Book Review – Bokashi Composting: Scraps to Soil in Weeks by Adam Footer

Bokashi Composting: Scraps to Soil in Weeks

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Bokashi Composting: Scraps to Soil in Weeks by Adam Footer is a very comprehensive book on the topic of Bokashi composting. If you want to recycle all your food scraps that can’t go into your compost bin or worm farm, then bokashi fermentation is the answer. The advantage of this system is that the sealed bokashi containers can reside in the kitchen without any smell, that’s where I keep mine.

Bokashi is a system of processing food scraps that is based on fermentation where Layers of food scraps are placed in a sealed airtight container and covered with bran or a similar material which has been inoculated with anaerobic fermentation microbes. These microbes are anaerobic which means they live in environments with no oxygen, and they ferment or pickle the food scraps. The fermented food is then dug into the soil or placed in the compost heap where it becomes rich, dark soil. It can even be added to your worm farm (in small amounts at first so the worms get used to it).

This book is well balanced in terms of content, it is very thorough and detailed, exhaustive even, it covers every conceivable aspect of bokashi composting, yet is clearly written and easy to understand. It’s not padded out like some books and is fairly straight to the point, and very accessible. It covers the basics all the way through to the science of bokashi, yet is perfectly suitable for all levels from beginners through to those who already are familiar with the basics and want a more comprehensive understanding of the subject.

Here is a list of the contents to show what areas this book covers.

Introduction
1: Why Bokashi?
2: The History of Bokashi
3: The Science
4: How to Make Bokashi Bran
5: The Fermentation Vessel and How to Make Your Own
6: How to Compost Your Kitchen Waste with Bokashi
7: Using the Fermented Food Waste
8: Bokashi Leachate
Conclusion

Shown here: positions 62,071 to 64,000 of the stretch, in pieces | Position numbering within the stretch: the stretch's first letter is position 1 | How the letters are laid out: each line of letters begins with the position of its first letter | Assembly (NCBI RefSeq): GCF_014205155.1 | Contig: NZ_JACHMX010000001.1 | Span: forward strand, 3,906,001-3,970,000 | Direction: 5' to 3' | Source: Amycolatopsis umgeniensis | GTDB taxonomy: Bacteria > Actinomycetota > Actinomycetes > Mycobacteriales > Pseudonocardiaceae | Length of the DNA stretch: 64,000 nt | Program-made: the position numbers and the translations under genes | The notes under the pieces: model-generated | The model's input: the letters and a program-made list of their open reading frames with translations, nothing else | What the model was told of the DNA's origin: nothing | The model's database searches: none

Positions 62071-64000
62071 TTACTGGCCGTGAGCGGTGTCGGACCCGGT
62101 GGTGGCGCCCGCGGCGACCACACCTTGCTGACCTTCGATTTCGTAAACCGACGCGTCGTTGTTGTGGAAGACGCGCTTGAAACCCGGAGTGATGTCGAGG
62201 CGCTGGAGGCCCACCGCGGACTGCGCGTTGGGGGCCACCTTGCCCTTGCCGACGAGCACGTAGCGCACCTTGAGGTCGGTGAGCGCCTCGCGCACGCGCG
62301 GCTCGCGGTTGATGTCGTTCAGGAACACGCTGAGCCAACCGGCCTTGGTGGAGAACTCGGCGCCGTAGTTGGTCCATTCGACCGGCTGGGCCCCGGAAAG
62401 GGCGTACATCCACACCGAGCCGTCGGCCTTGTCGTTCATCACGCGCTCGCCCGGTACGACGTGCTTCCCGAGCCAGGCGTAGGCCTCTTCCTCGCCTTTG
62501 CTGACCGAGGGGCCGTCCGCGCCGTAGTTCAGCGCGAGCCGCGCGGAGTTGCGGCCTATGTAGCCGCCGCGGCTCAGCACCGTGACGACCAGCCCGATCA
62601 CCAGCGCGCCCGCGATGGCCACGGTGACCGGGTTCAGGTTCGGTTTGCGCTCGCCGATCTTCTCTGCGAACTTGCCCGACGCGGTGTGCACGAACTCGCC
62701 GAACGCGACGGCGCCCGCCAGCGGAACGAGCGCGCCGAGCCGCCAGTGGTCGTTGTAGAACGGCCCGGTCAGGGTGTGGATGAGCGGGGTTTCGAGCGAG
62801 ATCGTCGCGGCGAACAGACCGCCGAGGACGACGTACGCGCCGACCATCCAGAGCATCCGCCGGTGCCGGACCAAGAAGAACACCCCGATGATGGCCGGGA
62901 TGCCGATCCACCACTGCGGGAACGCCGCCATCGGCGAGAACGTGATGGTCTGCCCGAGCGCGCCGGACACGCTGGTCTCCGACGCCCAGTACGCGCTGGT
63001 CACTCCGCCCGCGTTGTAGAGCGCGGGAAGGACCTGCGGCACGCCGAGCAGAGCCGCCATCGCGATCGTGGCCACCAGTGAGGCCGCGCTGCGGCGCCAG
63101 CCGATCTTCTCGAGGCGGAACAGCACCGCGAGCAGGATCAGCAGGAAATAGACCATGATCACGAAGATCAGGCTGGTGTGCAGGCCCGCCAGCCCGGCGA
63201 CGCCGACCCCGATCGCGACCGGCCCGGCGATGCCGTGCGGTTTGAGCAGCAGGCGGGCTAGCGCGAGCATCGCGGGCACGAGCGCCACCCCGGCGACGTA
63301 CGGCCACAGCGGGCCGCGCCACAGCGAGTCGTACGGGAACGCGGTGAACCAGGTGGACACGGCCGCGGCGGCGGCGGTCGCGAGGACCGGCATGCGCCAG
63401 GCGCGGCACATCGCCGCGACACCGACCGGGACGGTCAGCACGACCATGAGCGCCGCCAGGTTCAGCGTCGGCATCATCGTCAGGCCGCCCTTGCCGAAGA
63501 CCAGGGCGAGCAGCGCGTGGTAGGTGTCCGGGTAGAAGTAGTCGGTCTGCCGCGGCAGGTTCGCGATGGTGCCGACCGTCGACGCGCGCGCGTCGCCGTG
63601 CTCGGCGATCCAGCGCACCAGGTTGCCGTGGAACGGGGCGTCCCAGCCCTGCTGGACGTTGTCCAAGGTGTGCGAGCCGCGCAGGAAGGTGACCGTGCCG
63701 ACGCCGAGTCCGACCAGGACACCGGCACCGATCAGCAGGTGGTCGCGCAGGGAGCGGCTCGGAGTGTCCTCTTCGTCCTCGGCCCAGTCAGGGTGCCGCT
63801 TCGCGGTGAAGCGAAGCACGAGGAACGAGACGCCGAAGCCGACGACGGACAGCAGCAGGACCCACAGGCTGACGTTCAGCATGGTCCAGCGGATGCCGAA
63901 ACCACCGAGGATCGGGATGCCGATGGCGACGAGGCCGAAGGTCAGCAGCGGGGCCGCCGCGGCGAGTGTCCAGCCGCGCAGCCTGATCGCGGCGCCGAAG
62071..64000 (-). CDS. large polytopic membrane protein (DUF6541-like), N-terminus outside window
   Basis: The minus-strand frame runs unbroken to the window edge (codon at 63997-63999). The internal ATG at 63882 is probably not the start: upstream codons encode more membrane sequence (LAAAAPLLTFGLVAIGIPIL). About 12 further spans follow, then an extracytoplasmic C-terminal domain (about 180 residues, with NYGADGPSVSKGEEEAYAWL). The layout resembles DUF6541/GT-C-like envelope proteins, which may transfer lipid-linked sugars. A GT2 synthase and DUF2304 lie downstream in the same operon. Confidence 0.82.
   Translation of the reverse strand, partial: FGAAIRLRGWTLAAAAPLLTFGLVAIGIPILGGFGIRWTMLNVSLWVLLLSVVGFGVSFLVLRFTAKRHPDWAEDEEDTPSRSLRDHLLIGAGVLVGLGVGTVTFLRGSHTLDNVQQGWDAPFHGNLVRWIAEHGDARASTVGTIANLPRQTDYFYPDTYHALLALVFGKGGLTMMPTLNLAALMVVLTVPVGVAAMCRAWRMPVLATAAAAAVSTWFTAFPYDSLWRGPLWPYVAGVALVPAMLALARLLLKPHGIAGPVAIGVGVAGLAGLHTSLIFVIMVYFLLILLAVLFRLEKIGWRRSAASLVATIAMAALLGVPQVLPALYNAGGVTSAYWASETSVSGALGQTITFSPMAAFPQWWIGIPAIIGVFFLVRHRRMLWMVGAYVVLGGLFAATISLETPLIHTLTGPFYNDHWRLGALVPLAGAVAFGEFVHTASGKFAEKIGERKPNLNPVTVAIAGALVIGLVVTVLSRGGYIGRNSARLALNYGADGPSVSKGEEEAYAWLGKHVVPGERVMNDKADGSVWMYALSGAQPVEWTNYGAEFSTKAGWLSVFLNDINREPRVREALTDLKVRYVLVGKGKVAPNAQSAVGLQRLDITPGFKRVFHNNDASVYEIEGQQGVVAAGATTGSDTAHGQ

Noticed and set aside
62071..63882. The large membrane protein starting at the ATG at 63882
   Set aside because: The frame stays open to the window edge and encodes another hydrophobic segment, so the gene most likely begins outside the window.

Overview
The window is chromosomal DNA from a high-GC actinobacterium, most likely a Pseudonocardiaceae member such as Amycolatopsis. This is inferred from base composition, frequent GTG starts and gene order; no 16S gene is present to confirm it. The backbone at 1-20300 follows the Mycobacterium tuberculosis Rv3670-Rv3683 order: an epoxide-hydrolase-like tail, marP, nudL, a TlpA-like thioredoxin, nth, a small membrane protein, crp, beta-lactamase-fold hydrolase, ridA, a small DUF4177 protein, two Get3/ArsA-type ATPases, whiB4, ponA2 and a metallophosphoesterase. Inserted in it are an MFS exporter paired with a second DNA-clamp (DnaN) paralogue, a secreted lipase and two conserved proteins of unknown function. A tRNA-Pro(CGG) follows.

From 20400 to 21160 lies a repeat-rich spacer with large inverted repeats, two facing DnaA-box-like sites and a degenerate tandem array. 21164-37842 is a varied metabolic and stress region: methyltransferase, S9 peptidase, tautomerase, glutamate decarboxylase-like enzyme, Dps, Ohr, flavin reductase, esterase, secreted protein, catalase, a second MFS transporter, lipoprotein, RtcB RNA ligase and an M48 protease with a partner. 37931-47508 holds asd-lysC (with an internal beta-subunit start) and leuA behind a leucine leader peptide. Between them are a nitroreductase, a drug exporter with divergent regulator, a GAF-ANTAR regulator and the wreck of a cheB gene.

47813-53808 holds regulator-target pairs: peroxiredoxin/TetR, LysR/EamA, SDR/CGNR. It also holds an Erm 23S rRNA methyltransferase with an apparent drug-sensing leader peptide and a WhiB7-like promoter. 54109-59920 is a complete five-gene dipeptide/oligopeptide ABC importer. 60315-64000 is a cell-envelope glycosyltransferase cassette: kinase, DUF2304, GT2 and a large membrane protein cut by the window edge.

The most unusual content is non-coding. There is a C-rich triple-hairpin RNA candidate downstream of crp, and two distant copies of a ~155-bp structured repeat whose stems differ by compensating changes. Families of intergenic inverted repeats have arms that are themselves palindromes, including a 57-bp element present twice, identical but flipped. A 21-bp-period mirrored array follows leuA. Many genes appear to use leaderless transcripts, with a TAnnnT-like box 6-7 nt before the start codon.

Appendix A: Bokashi FAQs
Appendix B: Case Studies
Appendix C: Further Reading
Appendix D: Works Cited and Notes
Index
About the Author

As you can see, it’s very thorough!

I was rather impressed with the very detailed and helpful FAQ section which provides sound solutions to any problems that may be encountered. There are also lots of DIY instructions for those seeking guidance to make their own bokashi containers and associated materials. It has the right balance of theory and practical instruction. The book is not too long, under 200 pages, making it a great go-to reference or a book that you can sit down and read from cover to cover. The book is well referenced and has a list of further reading for those who want to access source material or study the subject more deeply.

This is a well written book that I’d definitely recommend. Sure you can source a lot of information on bokashi composting online from various sources, including some from this site (Bokashi Composting and Bokashi Soil Generator ), but the beauty of this book is that it has way more content than any online resource, and all of this information is all gathered in one place, and presented in a very structured and logical way. If you’re into composting, this is a great reference to add to your collection.

Deep Green rating for “Bokashi Composting: Scraps to Soil in Weeks” by Adam Footer is 5 stars!

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If you are interested in submitting a product for review, please contact us via email at deep_green@optusnet.com.au , thanks!

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7 Responses to Book Review – Bokashi Composting: Scraps to Soil in Weeks by Adam Footer

  1. sonja says:

    Hi Angelo. Where would you recommend one buy a Bokashi Composting Kit in Melbourne/Australia. Thanks Sonja

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    • Angelo (admin) says:

      I’ve purchased mine from CERES nursery in Brunswick and Bulleen Art & Harden nursery in Bulleen, I have two bokashi bins so when one if filled I can start using the second.

      Like

  2. sonja says:

    Thanks

    Like

  3. Catherine McArdle says:

    I bought it, got redirected to the Australian Amazon site, and noticed there are two books with the same main title. I bought the one you recommended because I love Bokashi composting. Have you read the other one? It’s by Michael O’Halloron and Mary Eberhart.

    Like

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